Joshua Tree NP, CA – Gimme that crack! Jump to Quick Ref Guide: New to JTree │ Route Beta Photos Having ants in my pants and a promising weather forecast, I dialed up my climbing partner and with little to no convincing we were en route to a world class trad climbing mecca, Joshua Tree NP. My [...]
Joshua Tree NP, CA – Gimme that crack!
Having ants in my pants and a promising weather forecast, I dialed up my climbing partner and with little to no convincing we were en route to a world class trad climbing mecca, Joshua Tree NP. My climbing partner, being relatively new to climbing, had only been to JTree on two short visits previously so I felt obligated to show him a climber’s JTree. We got a somewhat late departure from home base which landed us in JTree around 8pm. Our preferred campsite, Hidden Valley Campground, was full – no surprise there seeing that it is climbing season in JTree (see below for first time climber advice). We cruised the campground until we found a site with only one car and one tent and kindly asked the two lucky campers if we could stash our tent in an obscure corner of their site and offered up $10 for their troubles. To my surprise they were reluctant but said yes. Usually this type of site sharing is par for the course during climbing season, so I’m not sure why they weren’t gung ho on having someone pay their site fees for the night. Tired from the drive, we knocked out for the night and packed up the next morning in hopes of finding our own site or more friendly people to share with.
Bright eyed and bushy tailed, we found our very own campsite conveniently adjacent to The Old Woman rock formation housing classics such as Toe Jam (5.7), Double Cross (5.7+) and Bearded Cabbage (5.10c). In true JTree fashion, we quickly made friends with our next door neighbors – Megan and Glen, two climbers from Arizona adorned with the cutest handmade chalk bags that were also for sale. Click here to view some of their unique handmade chalk bags.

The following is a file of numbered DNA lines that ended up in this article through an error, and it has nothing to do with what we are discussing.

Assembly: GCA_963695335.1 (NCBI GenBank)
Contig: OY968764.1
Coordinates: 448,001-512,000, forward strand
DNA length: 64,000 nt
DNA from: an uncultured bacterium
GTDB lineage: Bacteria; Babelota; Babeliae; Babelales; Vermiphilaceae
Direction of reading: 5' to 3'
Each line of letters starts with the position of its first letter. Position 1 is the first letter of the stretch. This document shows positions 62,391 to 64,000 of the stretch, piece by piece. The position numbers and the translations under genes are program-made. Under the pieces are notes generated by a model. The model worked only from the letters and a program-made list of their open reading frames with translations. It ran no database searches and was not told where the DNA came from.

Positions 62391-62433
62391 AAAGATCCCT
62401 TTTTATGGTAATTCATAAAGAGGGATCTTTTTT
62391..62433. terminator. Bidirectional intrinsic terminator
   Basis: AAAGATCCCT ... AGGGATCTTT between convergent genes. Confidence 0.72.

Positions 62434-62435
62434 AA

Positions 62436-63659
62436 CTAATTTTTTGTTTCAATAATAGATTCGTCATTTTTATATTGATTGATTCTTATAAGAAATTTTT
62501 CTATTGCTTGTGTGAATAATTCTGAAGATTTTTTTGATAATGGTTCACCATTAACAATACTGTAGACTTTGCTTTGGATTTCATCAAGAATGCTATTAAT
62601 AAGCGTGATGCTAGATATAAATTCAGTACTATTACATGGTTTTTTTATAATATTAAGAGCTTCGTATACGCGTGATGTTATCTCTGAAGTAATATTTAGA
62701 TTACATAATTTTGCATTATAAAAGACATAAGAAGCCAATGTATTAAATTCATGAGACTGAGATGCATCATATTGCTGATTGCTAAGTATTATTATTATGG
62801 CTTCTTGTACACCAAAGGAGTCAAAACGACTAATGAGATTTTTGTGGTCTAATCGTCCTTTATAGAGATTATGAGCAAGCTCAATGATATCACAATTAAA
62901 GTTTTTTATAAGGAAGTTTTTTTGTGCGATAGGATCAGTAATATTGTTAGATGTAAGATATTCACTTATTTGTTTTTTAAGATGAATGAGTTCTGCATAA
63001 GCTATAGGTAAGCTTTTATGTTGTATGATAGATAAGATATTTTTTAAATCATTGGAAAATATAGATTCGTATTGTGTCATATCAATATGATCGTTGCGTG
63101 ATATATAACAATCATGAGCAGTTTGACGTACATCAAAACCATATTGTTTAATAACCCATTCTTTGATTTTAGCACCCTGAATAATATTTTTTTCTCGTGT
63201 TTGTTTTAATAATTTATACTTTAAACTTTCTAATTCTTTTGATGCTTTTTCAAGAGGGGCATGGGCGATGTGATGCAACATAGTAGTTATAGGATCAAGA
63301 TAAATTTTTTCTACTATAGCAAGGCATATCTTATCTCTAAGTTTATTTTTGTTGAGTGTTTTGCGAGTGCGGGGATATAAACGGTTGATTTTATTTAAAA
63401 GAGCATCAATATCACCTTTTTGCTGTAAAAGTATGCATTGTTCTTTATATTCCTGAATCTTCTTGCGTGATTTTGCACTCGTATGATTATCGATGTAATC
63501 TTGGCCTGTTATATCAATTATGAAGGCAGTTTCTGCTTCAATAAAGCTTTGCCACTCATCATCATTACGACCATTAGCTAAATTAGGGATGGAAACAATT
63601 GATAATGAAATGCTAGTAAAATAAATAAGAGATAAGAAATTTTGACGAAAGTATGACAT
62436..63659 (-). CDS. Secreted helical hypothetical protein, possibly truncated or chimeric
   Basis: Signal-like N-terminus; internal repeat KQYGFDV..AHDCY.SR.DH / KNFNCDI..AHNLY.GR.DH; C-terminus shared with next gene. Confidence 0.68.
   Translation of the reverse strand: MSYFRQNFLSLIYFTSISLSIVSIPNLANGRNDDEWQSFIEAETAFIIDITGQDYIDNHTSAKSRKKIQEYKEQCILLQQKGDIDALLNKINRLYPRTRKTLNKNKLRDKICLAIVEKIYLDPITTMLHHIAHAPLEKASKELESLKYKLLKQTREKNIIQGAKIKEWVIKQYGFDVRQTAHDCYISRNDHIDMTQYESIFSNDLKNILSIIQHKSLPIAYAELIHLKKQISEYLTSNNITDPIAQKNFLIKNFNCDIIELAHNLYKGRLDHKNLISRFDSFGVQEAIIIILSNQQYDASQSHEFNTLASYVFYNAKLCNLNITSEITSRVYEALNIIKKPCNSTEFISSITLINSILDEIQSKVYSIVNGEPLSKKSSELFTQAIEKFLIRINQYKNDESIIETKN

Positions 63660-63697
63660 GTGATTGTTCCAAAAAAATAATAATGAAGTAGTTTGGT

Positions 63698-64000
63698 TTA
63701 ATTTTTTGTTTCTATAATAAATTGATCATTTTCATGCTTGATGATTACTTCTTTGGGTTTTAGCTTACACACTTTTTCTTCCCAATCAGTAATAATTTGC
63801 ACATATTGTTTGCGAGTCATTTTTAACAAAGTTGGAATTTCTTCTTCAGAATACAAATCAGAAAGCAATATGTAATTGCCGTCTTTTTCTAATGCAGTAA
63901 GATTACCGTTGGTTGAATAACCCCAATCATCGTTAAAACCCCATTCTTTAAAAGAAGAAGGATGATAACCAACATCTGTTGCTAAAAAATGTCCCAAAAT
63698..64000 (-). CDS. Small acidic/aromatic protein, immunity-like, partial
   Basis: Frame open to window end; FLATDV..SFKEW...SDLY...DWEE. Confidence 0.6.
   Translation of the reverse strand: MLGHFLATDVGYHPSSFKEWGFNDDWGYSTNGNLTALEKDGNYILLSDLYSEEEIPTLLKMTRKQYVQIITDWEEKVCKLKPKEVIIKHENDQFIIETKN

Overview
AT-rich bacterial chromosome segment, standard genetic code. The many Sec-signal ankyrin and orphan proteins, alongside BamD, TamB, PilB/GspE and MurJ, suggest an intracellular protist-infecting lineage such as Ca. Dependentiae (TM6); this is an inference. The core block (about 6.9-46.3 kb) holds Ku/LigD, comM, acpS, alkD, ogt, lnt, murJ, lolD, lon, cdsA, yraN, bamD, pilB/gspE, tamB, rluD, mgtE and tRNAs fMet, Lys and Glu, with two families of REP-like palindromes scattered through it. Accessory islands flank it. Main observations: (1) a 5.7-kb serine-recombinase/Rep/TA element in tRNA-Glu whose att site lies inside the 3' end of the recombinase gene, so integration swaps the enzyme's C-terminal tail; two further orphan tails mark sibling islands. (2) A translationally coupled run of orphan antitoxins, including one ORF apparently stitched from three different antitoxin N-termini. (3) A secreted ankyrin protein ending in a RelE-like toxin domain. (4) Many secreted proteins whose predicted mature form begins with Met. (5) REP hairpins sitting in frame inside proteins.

We spent the day exploring the Hemmingway area and enjoyed warming up our crack skills on Funky Dung (5.8) and White Lightning (5.7). With balmy temps not exceeding mid 40’s and the Hemmingway Buttress in the shade, probably a bad choice on our part, we were ice cold. Back at the campsite, we warmed up our frozen piggies on the Caveman boulder problem within Hidden Valley Campground. We watched a group from Wales crush the V7 problem, with not much luck ourselves. Feeling humbled, we ventured into town for some grassfed beef burgers and $2 drafts at the Joshua Tree Saloon. With full bellies and sleepy eyes we joined Megan and Glen at their campfire and racked their brains for an excellent ticklist of JTree moderates before calling it a night.
Enter Double Cross, top of our ticklist for the Hidden Valley Campground. Double Cross, a 5.7+ crack with an unprotectable 20′ entrance fee is one of the most popular routes in the park and gets a bad rap for a high accident rate and is the subject of many a bolt war. It is true that the first 20 feet of this climb is unprotectable; however, the face climbing traverse of sorts is 5.4 at best and if you have problems there you have no business being on a JTree 5.7+ – a place where routes are notoriously sandbagged. Prior to the crux, you have a great place for solid pro (back up that cam with a nut if you’re feeling a little nervous). The rest of the route is a bomber hand to fist crack where pro placement options are plentiful.
Conquering Double Cross and feeling warmed up, we headed to Echo Rock and stepped it up a notch. We shoved ourselves into Pope’s Crack (5.9+), an awesome finger/hand crack in a right facing corner with an exciting 20 foot traverse along a dike on a sloping ledge (read: extend that piece before and after to prevent pulling a dead body up in form of rope drag). Gleaming in the excitement of leading Pope’s Crack, we jaunted over to Touch and Go (5.9), a unique twin crack system start with a thank god for jugs finish. After bagging those two classic 5.9s, we ran out of sunlight and headed back to camp for some sleepy time.
Prior to calling it a trip we raced up Intersection Rock via Overhang Bypass (5.7). The second pitch allowed me to throw in a heel hook, probably unnecessary but very exciting, on the airy ledge before turning the corner and friction climbing to the bolted anchor. We played around on our Caveman project before heading back home and are already planning our next trip back. Jtree has a habit of leaving you hungry for so much more.
Location: Joshua Tree National Park, CA
Access: $15/car entry fee for park, good for seven days or yearly pass options of (1) $30/year for JTree or (2) $80/year Interagency Pass.
Camping: Hidden Valley Campground, $10/night. Preferred walk up campsite for climbers as there are tons of classic climbs within walking distance of the campsites, if not on the campsite itself. If campground is full (100% of the time during winter climbing season), ask to share a campsite and offer to pay for the nights you are staying. There is a 2-car and 3-tent maximum per campsite, so most non-jerks will be down with you sharing a site assuming you aren’t obnoxious.
Recommended Guidebook: Joshua Tree Rock Climbs. Full color, so you can actually differentiate between those monzogranite rock piles.
Water: There is none in the park, bring your own oasis.